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Re: [ARSCLIST] Wax chatter, WAS: [ARSCLIST] Recording Speed

Yes, I goofed -- I meant to type the wax had gotten too cold.

Mike Biel  mbiel@xxxxxxxxx

-------- Original Message --------
Subject: Re: [ARSCLIST] Wax chatter, WAS: [ARSCLIST] Recording Speed
From: George Brock-Nannestad <pattac@xxxxxxxx>
Date: Wed, June 24, 2009 4:28 pm
To: ARSCLIST@xxxxxxxxxxxxxxxx

From: Patent Tactics, George Brock-Nannestad

Will Prentice had cought something odd from Mike Biel:

> Mike B said:
> <snip>... Unless you are
> thinking about the high pitched chattering that sometimes is recorded on
> wax master discs that get too warm. Since these are heard especially on
> early Victor Orthophonics, they are often called "His Master's
> Dogwhistle". <snip>
> I'm familiar with a similar phenomenon, occasionally heard towards the
> end of acoustic sides, becoming gradually louder. This was explained to
> me as "cold wax chatter", a product of insufficient pre-heating through
> of the wax blank, often done in the field (aka hotel room etc) using a
> portable cabinet with paraffin burner in the bottom. The waxes had to be
> heated gently over several hours before they were ready, and it's not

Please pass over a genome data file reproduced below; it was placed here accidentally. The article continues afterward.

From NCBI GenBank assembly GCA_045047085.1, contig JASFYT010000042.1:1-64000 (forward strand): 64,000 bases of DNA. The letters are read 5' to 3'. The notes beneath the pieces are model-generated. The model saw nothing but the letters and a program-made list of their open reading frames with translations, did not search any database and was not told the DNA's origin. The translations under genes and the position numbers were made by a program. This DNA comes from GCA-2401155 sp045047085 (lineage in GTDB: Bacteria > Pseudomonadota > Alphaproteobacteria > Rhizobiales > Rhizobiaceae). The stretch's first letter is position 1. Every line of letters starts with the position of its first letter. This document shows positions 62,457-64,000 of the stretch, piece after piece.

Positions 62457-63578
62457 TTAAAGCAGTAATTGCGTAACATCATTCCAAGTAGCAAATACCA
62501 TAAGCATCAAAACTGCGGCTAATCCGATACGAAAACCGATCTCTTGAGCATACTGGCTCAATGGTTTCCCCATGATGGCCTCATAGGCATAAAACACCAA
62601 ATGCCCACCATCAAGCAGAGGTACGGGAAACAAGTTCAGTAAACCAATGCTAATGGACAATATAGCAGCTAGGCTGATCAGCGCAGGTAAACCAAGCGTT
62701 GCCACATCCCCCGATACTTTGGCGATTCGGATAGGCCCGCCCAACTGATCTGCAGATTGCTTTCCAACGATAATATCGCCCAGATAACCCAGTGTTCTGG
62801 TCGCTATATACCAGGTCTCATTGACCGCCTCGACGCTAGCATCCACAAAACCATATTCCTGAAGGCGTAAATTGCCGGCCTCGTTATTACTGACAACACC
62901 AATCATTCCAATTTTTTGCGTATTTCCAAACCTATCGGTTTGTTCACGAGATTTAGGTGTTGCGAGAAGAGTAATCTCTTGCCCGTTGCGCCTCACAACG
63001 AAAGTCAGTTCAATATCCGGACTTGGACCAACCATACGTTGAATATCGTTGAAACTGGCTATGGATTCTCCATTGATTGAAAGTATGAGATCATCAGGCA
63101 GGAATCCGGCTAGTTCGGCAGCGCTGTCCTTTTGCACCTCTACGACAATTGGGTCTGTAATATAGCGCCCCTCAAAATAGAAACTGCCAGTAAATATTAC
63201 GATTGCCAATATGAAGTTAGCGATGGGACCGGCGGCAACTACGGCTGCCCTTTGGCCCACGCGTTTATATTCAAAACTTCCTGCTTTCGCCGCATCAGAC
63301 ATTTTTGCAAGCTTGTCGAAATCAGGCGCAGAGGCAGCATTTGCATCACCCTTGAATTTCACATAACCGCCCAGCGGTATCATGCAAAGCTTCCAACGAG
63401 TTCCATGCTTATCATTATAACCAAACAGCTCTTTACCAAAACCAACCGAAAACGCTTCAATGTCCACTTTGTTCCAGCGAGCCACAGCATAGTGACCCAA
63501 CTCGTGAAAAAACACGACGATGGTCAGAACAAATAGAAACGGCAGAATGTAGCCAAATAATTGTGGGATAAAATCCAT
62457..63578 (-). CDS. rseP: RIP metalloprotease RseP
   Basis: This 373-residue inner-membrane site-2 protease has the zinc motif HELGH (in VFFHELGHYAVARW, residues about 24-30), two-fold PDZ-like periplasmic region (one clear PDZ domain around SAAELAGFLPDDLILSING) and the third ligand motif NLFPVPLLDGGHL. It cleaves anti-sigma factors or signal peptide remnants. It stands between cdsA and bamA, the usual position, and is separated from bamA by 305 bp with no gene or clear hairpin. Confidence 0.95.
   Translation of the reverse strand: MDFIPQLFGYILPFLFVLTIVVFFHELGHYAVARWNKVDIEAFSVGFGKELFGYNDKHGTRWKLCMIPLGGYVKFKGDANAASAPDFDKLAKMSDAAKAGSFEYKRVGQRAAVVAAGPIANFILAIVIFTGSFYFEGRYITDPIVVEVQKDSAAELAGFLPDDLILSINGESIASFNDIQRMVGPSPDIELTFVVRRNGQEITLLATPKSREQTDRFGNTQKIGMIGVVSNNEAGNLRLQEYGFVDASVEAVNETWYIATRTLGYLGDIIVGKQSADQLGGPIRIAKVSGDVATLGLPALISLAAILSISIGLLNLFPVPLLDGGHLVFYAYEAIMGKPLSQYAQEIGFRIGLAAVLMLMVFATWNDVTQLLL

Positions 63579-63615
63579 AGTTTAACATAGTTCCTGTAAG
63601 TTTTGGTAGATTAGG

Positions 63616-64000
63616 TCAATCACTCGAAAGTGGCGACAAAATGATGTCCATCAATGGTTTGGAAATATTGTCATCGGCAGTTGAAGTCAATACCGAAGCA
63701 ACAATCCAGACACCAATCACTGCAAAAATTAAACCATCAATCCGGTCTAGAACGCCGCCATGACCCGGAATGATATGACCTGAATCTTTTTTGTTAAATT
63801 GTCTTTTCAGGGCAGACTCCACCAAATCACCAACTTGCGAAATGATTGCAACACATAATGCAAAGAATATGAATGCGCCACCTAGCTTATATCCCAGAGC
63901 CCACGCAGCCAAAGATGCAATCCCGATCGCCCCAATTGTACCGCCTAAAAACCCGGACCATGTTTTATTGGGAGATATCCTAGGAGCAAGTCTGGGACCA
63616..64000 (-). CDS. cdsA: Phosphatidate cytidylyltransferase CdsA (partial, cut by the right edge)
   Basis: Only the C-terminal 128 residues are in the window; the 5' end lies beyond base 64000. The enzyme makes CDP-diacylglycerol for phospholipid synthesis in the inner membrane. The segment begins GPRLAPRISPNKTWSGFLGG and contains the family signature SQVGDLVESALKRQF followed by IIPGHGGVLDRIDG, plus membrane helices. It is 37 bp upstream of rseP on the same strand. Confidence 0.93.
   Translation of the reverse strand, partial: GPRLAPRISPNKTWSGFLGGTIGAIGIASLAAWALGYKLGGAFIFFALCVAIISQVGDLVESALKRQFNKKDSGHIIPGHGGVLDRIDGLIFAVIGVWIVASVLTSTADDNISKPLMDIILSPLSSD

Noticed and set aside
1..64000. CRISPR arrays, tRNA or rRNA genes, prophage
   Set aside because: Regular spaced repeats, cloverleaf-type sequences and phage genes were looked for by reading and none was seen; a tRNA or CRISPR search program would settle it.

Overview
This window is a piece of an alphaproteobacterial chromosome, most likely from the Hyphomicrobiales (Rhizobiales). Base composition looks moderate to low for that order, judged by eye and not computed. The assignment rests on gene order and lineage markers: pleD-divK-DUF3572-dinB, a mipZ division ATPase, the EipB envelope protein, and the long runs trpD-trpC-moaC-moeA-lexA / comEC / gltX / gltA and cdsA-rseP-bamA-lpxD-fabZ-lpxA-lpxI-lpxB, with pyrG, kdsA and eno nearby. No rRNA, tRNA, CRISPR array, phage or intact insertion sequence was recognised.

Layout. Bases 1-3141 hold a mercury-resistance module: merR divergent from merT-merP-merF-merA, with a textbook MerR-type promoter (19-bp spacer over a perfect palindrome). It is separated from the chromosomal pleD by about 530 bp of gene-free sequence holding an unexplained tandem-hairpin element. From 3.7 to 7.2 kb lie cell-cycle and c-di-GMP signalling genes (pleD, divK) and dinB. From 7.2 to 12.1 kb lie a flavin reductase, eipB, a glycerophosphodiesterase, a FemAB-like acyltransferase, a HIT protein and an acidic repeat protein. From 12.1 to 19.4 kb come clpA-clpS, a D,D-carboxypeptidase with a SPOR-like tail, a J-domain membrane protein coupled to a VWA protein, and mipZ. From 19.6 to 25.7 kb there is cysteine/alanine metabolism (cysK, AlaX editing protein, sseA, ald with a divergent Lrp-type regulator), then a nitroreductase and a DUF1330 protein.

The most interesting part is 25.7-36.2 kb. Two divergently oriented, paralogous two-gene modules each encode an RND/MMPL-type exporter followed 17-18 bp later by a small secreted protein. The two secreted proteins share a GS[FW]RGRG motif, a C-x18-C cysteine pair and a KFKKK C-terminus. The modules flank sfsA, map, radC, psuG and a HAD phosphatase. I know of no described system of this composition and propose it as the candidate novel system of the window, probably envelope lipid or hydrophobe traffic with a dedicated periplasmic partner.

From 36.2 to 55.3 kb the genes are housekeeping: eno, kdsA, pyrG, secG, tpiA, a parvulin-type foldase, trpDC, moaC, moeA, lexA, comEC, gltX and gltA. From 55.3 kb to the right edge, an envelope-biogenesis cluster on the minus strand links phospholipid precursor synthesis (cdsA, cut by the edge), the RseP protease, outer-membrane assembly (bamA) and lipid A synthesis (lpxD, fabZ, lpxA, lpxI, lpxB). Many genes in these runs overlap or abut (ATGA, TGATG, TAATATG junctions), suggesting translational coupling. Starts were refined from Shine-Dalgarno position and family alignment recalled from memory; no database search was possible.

> hard to imagine them being underdone on occasion.
> Mike, is this the same phenomenon, or some kind of equal and opposite
> thing?

----- In my view, this is what it is about. The wax getting colder, not
warmer, towards the end, where the linear cutting speed becomes too
small and
hence generates chatter. To try to avoid this, the Gramophone Co. put a
incandescent lamp inside the recording machine.

And, incidentally, I believe that this is the reason for the Pathé
being cut from the inside-out. They used a copying method (I shall not
with details here) that required the master cylinder to be quite close
to the
record that was cut. The cylinder could not tolerate to be heated,
then reproduction would create permanent distortion to the original
so they would have to be careful about how warm they made their disc
wax. As
it cooled down, you could compensate for the higher hardness by
the linear cutting speed, and that is what they did. I have not found
documentary evidence for my assumption.

Kind regards,


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